Tilt Table Study

Dr. Keith Wyche has been doing tilt Table Studies since 2002 when he joined Waccamaw Cardiology.

What is a tilt table study?

A tilt table study is done for diagnostic and drug therapy evaluations. A tilt table study is performed with the use of a special table called a "Tilt Table" under controlled conditions.

Why tilt table studies are done.

Tilt table studies are done in an attempt to induce the symptomatic fainting (syncopal) episode and/or heart rhytm changes (arrhythmia) under controlled conditions for the purpose of diagnosis and therapy evaluations.

General Information

You may be an inpatient, have the study and then return to your room. Or you may be an outpatient, come to the hospital for the study and return home after the study. Tilt table studies are generally done in the Cardiac Cath Lab (CCL). They are performed by a physician and a registered nurse.

Patient Preparation

Prior to the study

  • Discontinue medication as ordered by physician 48 hours before test.
  • Nothing to eat or drink 6-8 hours before the test.

Pre-tilt table study

  • Your signature will be required on a consent form. An RN will complete an assessment of your condition, including blood pressure, pulse, respirations and temperature (vital signs).
  • A cardiac monitor will be applied to monitor your heart rate and rhythm during the procedure.
  • An IV may be started by the RN to administer medication if ordered by the physician.
  • An automatic blood pressure cuff will be applied to your arm to monitor your blood pressure frequently during the procedure.
  • The RN or lab personnel may draw blood if ordered by your doctor.
  • An oximetry sensor may be used to measure the oxygen concentration in your blood during the procedure.

Steps in the study itself

  • You will be secured to a tilt table lying on your back with straps across your chest and below your knees to ensure your safety during the procedure.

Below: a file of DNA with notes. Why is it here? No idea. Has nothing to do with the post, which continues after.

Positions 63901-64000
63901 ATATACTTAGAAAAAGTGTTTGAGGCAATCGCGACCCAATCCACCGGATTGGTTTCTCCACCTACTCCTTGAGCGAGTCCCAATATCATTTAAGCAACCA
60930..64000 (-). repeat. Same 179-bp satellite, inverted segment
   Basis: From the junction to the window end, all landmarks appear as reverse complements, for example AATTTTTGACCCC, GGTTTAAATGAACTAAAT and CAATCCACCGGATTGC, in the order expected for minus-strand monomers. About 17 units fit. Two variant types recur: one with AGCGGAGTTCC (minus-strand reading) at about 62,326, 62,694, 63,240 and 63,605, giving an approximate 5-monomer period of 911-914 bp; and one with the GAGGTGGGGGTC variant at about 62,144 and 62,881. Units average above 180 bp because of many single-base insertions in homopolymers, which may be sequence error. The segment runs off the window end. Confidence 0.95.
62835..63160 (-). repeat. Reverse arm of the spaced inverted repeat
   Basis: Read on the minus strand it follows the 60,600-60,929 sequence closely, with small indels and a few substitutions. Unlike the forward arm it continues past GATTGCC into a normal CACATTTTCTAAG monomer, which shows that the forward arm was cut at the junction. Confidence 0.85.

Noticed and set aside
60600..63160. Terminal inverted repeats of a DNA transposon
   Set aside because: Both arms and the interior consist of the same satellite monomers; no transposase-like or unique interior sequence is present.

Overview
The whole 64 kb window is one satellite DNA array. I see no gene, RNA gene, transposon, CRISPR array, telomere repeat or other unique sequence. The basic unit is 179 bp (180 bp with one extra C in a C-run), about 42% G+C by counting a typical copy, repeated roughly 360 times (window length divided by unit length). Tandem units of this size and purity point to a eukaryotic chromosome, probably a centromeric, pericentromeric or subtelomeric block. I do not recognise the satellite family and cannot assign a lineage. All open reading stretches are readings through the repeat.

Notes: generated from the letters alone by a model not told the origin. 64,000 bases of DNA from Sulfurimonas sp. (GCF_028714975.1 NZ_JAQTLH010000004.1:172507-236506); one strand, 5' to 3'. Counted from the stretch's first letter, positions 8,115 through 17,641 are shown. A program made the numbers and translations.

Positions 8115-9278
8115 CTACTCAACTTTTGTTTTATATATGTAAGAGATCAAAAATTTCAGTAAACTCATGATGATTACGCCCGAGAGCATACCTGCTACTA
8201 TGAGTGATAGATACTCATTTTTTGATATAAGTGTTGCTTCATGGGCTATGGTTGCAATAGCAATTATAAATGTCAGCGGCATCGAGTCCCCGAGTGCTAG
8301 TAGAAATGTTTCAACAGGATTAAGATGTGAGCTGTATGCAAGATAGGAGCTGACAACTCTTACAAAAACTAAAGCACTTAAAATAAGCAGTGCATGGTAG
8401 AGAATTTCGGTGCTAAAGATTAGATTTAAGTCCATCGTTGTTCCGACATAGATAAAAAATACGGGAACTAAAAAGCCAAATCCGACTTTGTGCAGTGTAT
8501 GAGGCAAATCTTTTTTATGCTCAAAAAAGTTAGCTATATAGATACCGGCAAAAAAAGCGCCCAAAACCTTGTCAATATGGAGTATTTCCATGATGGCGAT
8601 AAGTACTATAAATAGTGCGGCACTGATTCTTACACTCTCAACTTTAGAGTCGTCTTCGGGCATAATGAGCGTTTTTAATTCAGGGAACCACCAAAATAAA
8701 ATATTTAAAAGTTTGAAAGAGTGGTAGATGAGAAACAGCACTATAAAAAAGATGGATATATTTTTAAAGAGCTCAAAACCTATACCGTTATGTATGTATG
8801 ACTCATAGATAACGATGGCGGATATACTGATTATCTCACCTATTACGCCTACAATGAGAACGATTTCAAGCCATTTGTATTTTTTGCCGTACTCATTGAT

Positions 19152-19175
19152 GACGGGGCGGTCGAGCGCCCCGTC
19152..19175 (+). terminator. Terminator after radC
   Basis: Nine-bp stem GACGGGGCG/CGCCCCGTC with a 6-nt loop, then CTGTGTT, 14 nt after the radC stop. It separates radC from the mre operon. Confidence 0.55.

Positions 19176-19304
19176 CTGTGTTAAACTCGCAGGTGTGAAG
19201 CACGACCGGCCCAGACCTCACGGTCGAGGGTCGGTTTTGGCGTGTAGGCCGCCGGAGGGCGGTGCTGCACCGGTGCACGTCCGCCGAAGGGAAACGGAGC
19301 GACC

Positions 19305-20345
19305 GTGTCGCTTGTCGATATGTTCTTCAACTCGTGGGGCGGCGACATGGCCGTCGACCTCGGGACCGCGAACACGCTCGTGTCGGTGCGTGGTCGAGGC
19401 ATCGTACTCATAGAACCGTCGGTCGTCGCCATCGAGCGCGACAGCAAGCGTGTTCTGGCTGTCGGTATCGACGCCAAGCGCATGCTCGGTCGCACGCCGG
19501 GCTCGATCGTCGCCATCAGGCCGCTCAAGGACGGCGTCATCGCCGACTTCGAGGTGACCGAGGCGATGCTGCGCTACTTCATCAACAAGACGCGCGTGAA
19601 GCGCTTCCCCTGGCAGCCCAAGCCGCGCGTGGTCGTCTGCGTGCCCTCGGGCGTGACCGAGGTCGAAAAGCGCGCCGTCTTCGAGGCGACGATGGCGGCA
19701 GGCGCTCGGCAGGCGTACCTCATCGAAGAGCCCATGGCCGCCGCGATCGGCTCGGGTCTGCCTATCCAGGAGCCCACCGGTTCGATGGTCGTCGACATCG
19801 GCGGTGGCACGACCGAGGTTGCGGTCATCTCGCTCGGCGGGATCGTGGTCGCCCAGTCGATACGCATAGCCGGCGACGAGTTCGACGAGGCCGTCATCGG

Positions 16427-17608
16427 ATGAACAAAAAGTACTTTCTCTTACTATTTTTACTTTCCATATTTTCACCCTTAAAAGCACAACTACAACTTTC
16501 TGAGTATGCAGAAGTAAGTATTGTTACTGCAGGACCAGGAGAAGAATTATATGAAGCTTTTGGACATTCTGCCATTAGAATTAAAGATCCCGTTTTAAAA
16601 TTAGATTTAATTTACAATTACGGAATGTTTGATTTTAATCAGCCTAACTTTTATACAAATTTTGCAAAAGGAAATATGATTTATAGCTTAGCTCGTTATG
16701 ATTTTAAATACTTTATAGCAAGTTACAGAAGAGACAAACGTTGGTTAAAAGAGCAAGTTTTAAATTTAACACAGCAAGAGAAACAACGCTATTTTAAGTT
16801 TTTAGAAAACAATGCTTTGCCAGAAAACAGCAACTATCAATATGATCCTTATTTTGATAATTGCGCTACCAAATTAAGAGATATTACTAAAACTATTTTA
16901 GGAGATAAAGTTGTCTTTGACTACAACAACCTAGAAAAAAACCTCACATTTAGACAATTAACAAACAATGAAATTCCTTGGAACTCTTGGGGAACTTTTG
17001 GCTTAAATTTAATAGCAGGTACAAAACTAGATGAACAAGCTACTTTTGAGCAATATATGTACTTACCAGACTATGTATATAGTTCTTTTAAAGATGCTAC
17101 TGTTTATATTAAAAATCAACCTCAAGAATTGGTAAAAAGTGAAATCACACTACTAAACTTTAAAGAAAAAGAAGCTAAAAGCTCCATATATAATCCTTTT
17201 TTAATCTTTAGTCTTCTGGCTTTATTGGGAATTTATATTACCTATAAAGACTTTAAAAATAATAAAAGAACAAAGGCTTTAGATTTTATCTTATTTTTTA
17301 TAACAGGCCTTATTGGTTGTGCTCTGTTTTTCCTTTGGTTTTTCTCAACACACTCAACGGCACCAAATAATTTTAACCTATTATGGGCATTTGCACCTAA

• A cardiac monitor will be applied.
  • Intravenous (IV) medication may be started if ordered by the physician.
  • The automatic blood pressure cuff will take your blood pressure frequently.
  • The tilt table will gradually be moved from the flat position to an upright position.
  • Your vital signs will be taken frequently as well as your heart rate and rhythm. You will be asked how you're feeling. Be sure to let your nurse or doctor know of any changes you are experiencing.
  • You may be given Isuprel intravenously during the study. Isuprel will make your hear beat stronger.

Post tilt table study care

  • Vital signs and a brief assessment of your condition are done every 15 minutes by the RN.
  • The cardiac monitor and blood pressure cuff will stay on during this period of time.
  • You will remain on the table until you are able to make a position change.
  • You will be watched closely for fainting (syncopal) episode, loss of consciousness or any rhythm changes.
  • If you are an outpatient, your physician will give written permission for you to be discharged.
  • If you are an inpatient, you will be returned to your regular unit when your physician has given written permission for you to do so.

Complications

Untoward effects are rare, but as with any prcedure there are risks. Some include: dizziness, low blood pressure, headache, flushed skin, palpitations, nausea, increase or decrease in heart rate, change in level of consciousness and change in heart rhythm.

Conclusion

Your doctor may recommend additional treatment or medication depending on your diagnosis and outcome of your tilt table study.

©Conway Medical Center, 300 Singleton Ridge Rd., Conway, SC

Learn more about Arrhythmia.